In late March of this year the Financial Conduct Authority (FCA) published its much-awaited Policy Statement (PS18/6) detailing the new safeguards it requires of all parties involved in the defined benefit (DB) transfers market, following a nine-month review of the market and intense parliamentary pressure from MP Frank Field’s work and pensions select committee.
There are two clear and powerful drivers stimulating increased DB to defined contribution (DC) transfers that have risen close to 100,000 a year from less than half that number in 2016. The first is the eye-poppingly high transfer values being offered by employers to DB scheme holders. Transfer values are often 25 to 30 times the value of the annual pension that the occupational pension had promised – a life-changing amount of money for many.
However, it is not just the amounts of money on offer but the potential for immediate access to these sums – the arrival of 'pension freedoms' three years ago offered the potential to transfer all this money (minus charges) into a DC scheme, thereby opening up a range of decumulation options for over-55 year olds, by far the most popular of which is to take all pension assets out in one go (after tax of course).
Another reason why transfer requests are on the up, from our own research into baby boomer decumulation decision-making, is that increasing numbers of people are experiencing career shocks in their 50s. Many have been made redundant from well-paid senior positions and been forced into lower-paying positions offering less income security. Others have simply opted for more flexible, part-time working arrangements later in their working lives.
There is a clear attraction to getting the funds across to a more understandable benefit structure, even if you do not take all the money out straight away. And, what with the job shocks that many have experienced, they may even need to access some of that money from age 55 while remaining money can be moved into an array of decumulation orientated policies. Even if the DB scheme allows early retirement, it will not allow the benefits to be segmented in this way.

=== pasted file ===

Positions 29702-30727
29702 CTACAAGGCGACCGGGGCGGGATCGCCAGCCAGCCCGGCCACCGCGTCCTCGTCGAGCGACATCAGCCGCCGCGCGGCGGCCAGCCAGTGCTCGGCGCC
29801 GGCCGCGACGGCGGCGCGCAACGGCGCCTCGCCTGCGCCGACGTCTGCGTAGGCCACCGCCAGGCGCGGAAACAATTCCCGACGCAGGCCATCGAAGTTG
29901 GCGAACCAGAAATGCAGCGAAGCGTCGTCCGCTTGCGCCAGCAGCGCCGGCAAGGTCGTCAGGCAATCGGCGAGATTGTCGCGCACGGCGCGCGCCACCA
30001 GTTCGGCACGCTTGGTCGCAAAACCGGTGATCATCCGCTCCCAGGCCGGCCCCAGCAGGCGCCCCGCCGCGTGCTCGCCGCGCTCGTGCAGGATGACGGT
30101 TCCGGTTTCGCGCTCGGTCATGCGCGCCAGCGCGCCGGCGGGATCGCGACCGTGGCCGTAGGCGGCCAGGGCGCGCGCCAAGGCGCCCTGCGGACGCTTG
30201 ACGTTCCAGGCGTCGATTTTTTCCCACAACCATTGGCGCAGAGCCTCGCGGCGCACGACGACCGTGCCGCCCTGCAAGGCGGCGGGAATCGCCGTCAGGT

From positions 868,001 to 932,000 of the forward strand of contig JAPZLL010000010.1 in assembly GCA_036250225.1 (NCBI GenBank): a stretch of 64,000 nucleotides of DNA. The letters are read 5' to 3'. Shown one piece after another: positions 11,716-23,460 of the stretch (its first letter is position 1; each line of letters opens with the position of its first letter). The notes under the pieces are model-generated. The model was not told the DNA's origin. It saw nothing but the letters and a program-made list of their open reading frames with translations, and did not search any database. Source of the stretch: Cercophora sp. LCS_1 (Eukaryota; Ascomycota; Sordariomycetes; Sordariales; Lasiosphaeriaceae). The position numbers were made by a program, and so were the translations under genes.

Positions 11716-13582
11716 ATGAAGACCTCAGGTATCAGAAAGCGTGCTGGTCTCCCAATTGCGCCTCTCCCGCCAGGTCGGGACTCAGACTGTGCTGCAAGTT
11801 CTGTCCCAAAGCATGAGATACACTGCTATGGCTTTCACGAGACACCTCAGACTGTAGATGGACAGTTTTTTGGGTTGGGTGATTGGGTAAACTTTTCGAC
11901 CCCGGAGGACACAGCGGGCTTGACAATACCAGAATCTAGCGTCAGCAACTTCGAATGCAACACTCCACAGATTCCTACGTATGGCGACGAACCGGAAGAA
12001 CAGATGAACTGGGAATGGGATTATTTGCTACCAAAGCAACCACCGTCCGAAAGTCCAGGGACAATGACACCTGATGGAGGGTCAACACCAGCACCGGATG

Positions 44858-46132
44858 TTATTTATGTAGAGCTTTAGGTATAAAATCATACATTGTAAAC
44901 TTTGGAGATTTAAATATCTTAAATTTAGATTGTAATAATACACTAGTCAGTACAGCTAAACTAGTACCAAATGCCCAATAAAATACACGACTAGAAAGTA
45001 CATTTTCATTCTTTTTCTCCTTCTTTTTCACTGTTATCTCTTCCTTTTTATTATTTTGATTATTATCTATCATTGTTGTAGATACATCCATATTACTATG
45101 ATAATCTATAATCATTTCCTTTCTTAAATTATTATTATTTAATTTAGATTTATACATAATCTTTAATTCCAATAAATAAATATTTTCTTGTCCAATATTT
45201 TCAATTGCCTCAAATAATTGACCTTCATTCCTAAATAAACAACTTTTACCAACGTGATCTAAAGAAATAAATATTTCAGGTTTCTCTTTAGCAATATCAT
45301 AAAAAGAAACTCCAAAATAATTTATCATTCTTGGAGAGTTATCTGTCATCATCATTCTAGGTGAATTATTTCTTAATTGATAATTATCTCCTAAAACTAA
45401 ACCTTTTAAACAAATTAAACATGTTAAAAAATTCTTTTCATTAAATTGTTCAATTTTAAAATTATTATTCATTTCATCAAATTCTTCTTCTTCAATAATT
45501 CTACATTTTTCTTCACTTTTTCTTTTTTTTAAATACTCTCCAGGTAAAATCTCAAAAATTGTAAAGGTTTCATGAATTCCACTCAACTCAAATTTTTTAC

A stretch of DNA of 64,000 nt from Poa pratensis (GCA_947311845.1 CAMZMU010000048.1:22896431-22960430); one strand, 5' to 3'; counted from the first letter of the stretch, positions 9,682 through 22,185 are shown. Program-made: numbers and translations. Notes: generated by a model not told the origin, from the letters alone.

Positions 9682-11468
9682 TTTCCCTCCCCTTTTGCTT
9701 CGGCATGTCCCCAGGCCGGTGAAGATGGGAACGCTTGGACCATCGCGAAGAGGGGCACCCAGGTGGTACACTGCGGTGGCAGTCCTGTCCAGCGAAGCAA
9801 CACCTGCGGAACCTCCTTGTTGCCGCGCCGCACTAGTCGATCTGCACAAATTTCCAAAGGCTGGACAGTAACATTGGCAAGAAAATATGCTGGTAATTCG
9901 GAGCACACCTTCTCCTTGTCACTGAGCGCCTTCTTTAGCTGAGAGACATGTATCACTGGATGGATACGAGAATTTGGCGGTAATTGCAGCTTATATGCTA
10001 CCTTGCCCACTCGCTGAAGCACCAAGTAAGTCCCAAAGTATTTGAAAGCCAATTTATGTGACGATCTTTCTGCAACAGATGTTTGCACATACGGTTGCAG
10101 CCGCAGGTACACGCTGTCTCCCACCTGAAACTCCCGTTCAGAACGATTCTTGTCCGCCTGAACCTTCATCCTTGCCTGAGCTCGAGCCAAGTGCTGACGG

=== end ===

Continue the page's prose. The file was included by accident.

After discovering in its October 2015 Thematic Review that only 47 per cent of the transfer cases it reviewed adequately demonstrated suitability, the FCA fixed on hammering out and imposing new requirement on pension transfer specialists, providers and advisers, together designed to safeguard an increasing number of DB holders requesting transfer valuations.
The scope for customer detriment is of course very significant when transferring out of DB schemes as consumers risk giving up extremely valuable (percentage of final or average salary-based) retirement income guarantees and other difficult and expensive to replicate employer covenants. That customer detriment can quickly turn to adviser detriment if their recommendations were not fully compliant and relevant, detailed records were not filed away securely.
We now know the bulk of the changes, laid out in the Policy Statement, centre on a new transfer value comparator (TVC), sitting within a highly-comprehensive appropriate pensions transfer analysis (APTA) report. Both need to be in place by 1 October this year. Other changes are effective from the start of this month.
Questions appear on the last page of this article.